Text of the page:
BY ISN STAFF | December 5, 2016

Christians for Peace in El Salvador (CRISPAZ) honored Fr. Thomas Smolich, S.J. with the CRISPAZ Peace Award on Wednesday, November 30, at an evening reception at Santa Clara University’s De Saisset Museum in Santa Clara, CA.

Inspired by the testimony of the martyrs of El Salvador, the CRISPAZ Peace Award was established in 2009 to honor individuals or organizations embodying the preferential option for the poor in their work for the promotion of peace and social justice. For more than three decades, CRISPAZ has enabled thousands of individuals, primarily from North America, to accompany the Salvadoran people in their ongoing struggle for peace rooted in justice and compassion.

 

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Fr. Thomas Smolich, SJ (right) with friends Maria Christina & Francisco Herera

 

“Peace cannot happen without walking with one another,” said Fr. Smolich, upon receiving the award and reflecting upon CRISPAZ’s work over thirty-plus years, creating opportunities to build bridges of solidarity between the people of El Salvador and the United States.

Since October 2015, Fr. Smolich has been the International Director of Jesuit Refugee Services which accompanies, serves, and advocates on behalf of refugees and forced migrants. “As human beings, we are often at the mercy of war, of nature, of governments – of forces beyond our control. For this reason, nearly 60 million people worldwide have been forced to flee their homes, constantly moving. But for people living in motion, those who cannot take possessions can bring knowledge and change their world,” he says. “We are convinced that education helps build peace and stability and gives hope to many young refugees and displaced in the 46 countries where JRS works.”  Fr. Tom Smolich speaks of education as a precious tool for refugees as well as a basic human right and of how it helps refugees rise up to the challenge of making a new life for themselves. “All of us have challenges, but the life of a typical refugee or migrant poses challenges that many of us who have not had to make that struggle can’t even imagine. Being able to think, to understand what others have to say, being able to write, perhaps speak a different language – the language of the country I am going to arrive in – makes a huge difference” he adds.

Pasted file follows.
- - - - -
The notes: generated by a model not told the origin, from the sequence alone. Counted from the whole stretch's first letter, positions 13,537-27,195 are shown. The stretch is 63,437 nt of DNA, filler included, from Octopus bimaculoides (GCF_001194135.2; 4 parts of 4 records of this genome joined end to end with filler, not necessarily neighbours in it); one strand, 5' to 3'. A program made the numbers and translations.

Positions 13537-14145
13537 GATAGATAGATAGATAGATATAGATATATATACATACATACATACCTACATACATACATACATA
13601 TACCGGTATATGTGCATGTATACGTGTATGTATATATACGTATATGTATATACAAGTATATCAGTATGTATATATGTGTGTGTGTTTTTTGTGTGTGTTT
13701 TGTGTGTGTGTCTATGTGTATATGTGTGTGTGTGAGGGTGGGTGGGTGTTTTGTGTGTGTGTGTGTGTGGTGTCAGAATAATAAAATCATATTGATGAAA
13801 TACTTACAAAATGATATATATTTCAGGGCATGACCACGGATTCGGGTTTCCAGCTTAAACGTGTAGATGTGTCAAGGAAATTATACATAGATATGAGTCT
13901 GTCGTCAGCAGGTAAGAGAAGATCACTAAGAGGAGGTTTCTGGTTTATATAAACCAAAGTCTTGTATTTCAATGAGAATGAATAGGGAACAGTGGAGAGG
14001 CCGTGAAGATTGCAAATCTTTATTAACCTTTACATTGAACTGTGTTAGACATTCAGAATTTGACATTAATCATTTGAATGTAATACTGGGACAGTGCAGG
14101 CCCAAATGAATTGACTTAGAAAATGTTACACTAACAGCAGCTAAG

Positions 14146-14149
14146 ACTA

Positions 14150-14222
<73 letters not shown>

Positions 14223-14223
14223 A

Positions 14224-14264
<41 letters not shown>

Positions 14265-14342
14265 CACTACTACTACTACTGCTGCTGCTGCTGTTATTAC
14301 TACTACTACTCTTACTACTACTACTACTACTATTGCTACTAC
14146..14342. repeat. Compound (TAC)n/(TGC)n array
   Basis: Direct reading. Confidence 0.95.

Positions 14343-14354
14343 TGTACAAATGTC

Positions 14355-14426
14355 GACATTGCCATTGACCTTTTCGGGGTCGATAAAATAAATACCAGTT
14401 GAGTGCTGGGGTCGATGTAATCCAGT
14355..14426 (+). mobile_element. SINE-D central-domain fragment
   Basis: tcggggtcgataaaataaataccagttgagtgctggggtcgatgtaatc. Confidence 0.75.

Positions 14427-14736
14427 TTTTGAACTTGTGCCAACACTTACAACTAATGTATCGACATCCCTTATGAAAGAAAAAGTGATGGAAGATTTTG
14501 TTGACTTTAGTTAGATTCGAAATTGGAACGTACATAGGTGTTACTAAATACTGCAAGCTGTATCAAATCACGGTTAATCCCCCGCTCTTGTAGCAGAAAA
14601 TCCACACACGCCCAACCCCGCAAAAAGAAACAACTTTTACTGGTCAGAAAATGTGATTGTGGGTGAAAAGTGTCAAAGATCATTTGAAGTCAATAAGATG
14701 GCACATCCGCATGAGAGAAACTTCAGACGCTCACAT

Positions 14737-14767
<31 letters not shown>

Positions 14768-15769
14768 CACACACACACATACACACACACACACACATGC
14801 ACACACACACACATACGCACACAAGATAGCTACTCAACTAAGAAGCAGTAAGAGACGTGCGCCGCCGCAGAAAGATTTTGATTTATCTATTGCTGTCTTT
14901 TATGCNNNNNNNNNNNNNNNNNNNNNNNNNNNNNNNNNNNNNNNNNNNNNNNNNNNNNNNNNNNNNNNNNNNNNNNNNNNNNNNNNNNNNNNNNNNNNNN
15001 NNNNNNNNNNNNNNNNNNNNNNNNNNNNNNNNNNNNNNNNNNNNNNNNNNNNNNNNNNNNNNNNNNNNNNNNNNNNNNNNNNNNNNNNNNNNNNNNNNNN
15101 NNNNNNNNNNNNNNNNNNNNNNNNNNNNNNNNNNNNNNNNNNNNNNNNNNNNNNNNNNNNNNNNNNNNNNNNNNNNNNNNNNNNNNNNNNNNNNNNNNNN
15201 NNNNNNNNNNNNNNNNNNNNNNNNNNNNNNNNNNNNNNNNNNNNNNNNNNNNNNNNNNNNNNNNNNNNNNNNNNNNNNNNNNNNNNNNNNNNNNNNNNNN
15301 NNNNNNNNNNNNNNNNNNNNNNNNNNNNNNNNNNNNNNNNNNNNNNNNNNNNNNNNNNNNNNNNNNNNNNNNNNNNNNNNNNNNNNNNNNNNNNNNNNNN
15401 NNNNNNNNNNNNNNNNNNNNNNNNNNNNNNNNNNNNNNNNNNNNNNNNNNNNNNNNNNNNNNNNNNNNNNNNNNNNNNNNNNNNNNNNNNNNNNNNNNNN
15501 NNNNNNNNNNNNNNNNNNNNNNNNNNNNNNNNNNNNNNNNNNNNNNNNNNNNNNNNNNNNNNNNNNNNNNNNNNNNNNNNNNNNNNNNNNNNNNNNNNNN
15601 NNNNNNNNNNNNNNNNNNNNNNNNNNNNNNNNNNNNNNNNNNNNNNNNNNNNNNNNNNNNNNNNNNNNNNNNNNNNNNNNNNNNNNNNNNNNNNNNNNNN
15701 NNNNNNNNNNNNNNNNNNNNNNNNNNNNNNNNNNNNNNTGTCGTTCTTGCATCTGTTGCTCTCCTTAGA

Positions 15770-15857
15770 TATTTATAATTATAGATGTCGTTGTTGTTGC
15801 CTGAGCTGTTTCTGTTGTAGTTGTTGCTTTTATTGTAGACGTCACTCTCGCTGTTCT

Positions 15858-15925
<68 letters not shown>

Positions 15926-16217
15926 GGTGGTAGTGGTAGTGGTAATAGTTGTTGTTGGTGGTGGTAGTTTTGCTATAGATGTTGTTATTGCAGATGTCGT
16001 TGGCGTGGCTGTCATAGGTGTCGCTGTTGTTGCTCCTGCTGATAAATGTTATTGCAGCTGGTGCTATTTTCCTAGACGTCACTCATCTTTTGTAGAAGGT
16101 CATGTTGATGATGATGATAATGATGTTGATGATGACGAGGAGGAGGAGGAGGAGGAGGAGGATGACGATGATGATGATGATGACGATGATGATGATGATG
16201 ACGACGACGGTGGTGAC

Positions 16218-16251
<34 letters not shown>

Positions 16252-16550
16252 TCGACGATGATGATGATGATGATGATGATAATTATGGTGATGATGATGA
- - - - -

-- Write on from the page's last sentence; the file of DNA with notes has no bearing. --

Fr. Smolich entered the Jesuits in 1974 and was ordained a priest in 1986. After ordination, he was assigned to Dolores Mission Parish in East Los Angeles, where he served seven years as an associate pastor and was the executive director of Proyecto Pastoral, a community development organization based at Dolores Mission, from 1988-1993.

From 1996-1998, he was a project manager for the Mid-Peninsula Housing Coalition, developing affordable housing for families in the San Francisco Bay Area. He then joined the staff of California Province Jesuits as Assistant to the Provincial for Planning and Programs in 1998. Fr. Smolich served as the Provincial of the Jesuits of the California Province from 1999-2005 and then as President of the Jesuit Conference USA from 2006-2014.

Fr. Smolich earned his MBA from Stanford University (1996), a Master’s Degree in Religious Education from Loyola Marymount University (1992), and a Master of Divinity from the Jesuit School of Theology at Berkeley (1986). He has also served as a member of several boards, including the National Leadership Roundtable on Church management (2014 to present), the Jesuit School of Theology (1992-2016 and 2017-2014); America Magazine (2006-2014), and CRISPAZ – Christians for Peace in El Salvador (2017-2014).

“Peace cannot happen without walking with one another,” said Fr. Smolich, upon receiving the award and reflecting upon CRISPAZ’s work over thirty-plus years, creating opportunities to build bridges of solidarity between the people of El Salvador and the United States.

Previous recipients of the CRISPAZ Peace Award include, Centro Monseñor Romero at the University of Central America (UCA); Sr. Peggy O’Neil, director of the Art Center for Peace in Suchitoto; Fr. Dean Brackley, S.J., theology professor at the UCA, and pastoral minister to poor communities in El Salvador; CoMadres: Committee of Mothers and Relatives of Prisoners, the Disappeared and the Politically Assassinated of El Salvador; COFAMIDE: The Salvadoran Committee of Relatives of Killed or Disappeared Migrant; Asociacion ProBusqueda, an organization that investigates cases of the forced disappearances of children during El Salvador’s civil war; and Hospitalito at the Divine Providence Chapel.

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